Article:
Cramer became deeply involved in the Woodstock community, founding the Woodstock Artists Association, assisting Judson Smith during the 1930s on the government relief program for artists in the Woodstock area, acting as a founder and vice president of the Historical Society of Woodstock and as director of the Woodstock Community Association. He played a role in the formation of the Woodstock Guild of Craftsman, for which he served as president in the mid-1950s. He supported the local library as well as theatrical and music venues. His daughter Aileen was involved in experimental theater and was deeply engaged with the Woodstock Artists Association, where she played a major role in the establishment of the permanent collection.


Cramer’s arrival in Woodstock affected the congeniality of the artists in the village, due to the close relationship that he formed with Andrew Dasburg. Cramer became a leading figure in the group of fledgling modernists in the town. He was a regular visitor to 291 on Fifth Avenue in the city, and Stieglitz asked him to contribute his thoughts on what 291 meant to him for the July 1914 issue of the periodical Camera Work, which contained the opinions of various individuals to whom the gallery was of great importance. Influenced in part by Wassily Kandinsky’s essay on the question of form, Cramer wrote that 291 “is like a straight line rising, a line of living red, rising, above gray angles. Some almost run parallel, others melt gradually into it: some meet it at right angles; others cross it like the slash of a sword.”(5)

Konrad Cramer (1888-1963)

Strife, 1913

Hirshhorn Museum and Sculpture Garden


Cramer’s most radical works date from around the years 1913-1914.(6) His earliest abstractions, such as Strife, recall the paintings of Kandinsky in their liquid application of color, merging of soft edges, heavy black lines, and diagonal orientation of movement. Strife is probably one the six improvisations that Cramer exhibited in late 1913 as part of a group exhibition at the MacDowell Club in New York, which also included abstract works by Dasburg and Cubist experiments by McFee.

Konrad Cramer (1888-1963)

Improvisation, 1912 [1914]

San Diego Museum of Art

Vassily Kandinsky (1866-1944)

Improvisation 27 (Garden of Love II), 1912

Metropolitan Museum of Art


The fIrst two paintings in Cramer's Improvisations series were exhibited at the MacDowell Club. Like Kandinsky’s early abstractions, compositional elements often bring to mind the shapes of hills and mountains. The compositions are dominated by shifting planes composed of rhythmic curves, jagged geometric forms outlined in black, and straight lines.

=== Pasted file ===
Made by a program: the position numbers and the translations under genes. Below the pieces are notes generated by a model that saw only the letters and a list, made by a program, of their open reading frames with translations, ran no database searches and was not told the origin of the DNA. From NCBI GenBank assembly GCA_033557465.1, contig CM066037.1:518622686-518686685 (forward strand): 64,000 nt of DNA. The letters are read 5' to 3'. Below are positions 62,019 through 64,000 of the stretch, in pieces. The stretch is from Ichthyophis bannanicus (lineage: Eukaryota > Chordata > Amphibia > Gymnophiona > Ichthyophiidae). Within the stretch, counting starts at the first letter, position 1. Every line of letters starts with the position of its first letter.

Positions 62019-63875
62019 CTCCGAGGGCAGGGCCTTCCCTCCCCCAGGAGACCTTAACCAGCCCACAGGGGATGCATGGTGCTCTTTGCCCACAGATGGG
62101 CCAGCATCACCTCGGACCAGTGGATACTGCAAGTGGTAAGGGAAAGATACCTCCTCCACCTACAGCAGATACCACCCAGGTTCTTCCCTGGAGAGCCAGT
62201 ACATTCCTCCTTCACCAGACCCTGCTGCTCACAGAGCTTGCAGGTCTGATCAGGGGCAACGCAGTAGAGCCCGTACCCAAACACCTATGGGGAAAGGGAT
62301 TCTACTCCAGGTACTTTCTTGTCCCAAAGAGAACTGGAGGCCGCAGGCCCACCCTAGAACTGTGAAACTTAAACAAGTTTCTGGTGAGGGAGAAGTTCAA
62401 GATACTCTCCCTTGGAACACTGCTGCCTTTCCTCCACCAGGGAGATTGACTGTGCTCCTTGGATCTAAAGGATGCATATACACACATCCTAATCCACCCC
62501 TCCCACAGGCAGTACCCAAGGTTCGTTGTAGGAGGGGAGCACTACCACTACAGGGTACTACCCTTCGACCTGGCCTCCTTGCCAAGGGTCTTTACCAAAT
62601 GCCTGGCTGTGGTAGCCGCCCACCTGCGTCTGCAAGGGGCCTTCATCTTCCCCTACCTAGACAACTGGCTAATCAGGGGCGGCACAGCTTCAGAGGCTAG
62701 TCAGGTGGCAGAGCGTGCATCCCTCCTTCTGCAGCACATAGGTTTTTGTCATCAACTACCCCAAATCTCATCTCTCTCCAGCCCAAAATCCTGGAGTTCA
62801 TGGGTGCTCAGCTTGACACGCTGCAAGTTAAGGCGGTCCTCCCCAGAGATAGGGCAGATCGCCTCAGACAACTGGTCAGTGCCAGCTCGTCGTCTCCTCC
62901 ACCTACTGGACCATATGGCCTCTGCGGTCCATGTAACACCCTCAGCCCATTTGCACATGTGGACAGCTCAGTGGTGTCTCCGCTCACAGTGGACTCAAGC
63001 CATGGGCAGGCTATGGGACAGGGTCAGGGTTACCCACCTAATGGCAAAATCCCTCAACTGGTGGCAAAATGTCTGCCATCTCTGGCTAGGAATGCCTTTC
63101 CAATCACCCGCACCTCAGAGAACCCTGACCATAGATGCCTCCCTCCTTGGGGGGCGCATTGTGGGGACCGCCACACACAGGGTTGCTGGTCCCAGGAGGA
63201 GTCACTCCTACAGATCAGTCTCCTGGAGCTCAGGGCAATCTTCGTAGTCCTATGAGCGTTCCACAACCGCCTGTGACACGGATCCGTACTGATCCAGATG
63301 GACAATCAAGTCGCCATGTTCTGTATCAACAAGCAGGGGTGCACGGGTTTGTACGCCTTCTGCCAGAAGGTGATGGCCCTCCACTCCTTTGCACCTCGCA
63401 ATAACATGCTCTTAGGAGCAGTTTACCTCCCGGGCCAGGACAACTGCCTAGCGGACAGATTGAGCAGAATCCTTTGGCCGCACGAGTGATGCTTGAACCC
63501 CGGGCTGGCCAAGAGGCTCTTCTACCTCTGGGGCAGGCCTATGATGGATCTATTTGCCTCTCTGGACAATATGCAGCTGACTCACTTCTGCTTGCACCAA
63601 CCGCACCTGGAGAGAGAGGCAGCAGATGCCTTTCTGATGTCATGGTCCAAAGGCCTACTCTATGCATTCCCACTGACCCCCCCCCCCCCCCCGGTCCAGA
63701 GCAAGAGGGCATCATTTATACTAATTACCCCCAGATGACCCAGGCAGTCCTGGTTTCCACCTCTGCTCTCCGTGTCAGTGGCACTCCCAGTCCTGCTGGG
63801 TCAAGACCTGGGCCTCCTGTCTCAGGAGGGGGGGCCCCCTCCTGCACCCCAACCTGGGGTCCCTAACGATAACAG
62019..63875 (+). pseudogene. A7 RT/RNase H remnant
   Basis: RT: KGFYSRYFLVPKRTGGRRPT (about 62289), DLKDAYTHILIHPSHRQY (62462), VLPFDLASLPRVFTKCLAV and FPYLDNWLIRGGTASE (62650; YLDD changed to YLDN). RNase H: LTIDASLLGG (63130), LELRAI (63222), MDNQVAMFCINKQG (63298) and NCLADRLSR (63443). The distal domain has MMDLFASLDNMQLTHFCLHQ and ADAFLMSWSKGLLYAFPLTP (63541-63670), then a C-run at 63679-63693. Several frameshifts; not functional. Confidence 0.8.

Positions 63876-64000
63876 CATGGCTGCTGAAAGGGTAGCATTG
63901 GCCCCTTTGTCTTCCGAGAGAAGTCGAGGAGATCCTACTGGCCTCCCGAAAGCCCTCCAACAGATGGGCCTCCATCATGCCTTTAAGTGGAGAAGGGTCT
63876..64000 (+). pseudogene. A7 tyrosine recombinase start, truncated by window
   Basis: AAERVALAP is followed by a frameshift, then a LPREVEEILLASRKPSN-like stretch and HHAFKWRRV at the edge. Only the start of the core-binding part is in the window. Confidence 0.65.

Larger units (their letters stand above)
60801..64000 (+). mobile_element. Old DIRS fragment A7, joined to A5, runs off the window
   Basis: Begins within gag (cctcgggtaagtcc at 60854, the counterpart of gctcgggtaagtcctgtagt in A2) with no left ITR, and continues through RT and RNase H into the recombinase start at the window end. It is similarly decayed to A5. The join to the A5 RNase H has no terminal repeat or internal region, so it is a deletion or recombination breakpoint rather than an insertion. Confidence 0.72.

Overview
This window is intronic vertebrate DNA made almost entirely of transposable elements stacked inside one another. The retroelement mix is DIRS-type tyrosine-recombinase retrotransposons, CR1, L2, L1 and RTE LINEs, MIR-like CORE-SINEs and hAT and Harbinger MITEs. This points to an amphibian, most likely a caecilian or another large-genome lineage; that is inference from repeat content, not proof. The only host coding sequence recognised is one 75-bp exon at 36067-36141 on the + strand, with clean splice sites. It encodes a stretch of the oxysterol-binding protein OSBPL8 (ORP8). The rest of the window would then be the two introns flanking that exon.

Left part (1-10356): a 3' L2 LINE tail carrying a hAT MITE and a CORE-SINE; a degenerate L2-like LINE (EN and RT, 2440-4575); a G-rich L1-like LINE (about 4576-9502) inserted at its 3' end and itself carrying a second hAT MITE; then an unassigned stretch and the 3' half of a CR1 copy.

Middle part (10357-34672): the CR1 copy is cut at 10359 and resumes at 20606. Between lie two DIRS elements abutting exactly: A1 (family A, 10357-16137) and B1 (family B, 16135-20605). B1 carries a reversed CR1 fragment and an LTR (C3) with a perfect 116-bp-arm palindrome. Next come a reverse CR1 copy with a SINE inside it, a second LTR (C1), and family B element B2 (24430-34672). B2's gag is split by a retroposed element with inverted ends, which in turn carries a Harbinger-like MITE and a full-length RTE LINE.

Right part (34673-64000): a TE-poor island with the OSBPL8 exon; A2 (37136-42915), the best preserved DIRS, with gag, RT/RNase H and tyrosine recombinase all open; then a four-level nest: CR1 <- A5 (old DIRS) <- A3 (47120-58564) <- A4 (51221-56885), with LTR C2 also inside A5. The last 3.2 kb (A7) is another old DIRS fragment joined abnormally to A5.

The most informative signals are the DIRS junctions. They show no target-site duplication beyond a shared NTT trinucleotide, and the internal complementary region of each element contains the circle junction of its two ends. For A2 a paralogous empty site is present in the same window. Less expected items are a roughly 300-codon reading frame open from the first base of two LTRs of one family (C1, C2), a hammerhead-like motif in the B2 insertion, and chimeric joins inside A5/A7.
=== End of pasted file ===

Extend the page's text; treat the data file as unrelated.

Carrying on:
Konrad Cramer (1888-1963)

Untitled, c. 1914

Weatherspoon Art Museum

Marsden Hartley (1877-1943)

Portrait of Berlin, 1913

Beinecke Library, Yale University

Marsden Hartley (1877-1943)

Indian Composition, 1914

Frances Lehman Loeb Art Center

In 1914, Cramer began to incorporate abstract symbols into his paintings. This group of works was influenced by the abstract paintings Marsden Hartley had on view at 291 earlier that year. Cramer may have been alerted to Hartley’s work by Dasburg, who informed his associates in Woodstock about the showing at 291, which included the painting Portrait of Berlin, which was bought by Dasburg’s close friend Mabel Dodge and includes large upright triangles in the center, a cross, several circles and cloud forms. In Cramer’s canvas a male and female are symbolically united in a mystic cross, and rise together to god and the heavens. At the bottom of the composition the earth is represented by trees and an equestrian figure, whose appearance brings to mind Hartley’s Indian Composition of 1914. At the upper left the emblematic sign for female appears next to a mirror (representing vanity), and at the upper right side the sign for male appears next to a book (representing intellect) – not a very flattering distinction. The blade reportedly signifies the potential power of women to wound.

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Florence Ballin Cramer’s Shop

Hue and Cry, August 23, 1923

Historical Society of Woodstock


At the beginning of World War I, Cramer suffered financial losses due to the collapse of his investments abroad, and was forced to find employment. He organized the first taxi service in Woodstock, worked as a carpenter and textile designer, collaborated with Wilhelm Hunt Diederich in designing batiks, and was hired by the Rockefeller Foundation to prepare a report on the continental education of industrial artists.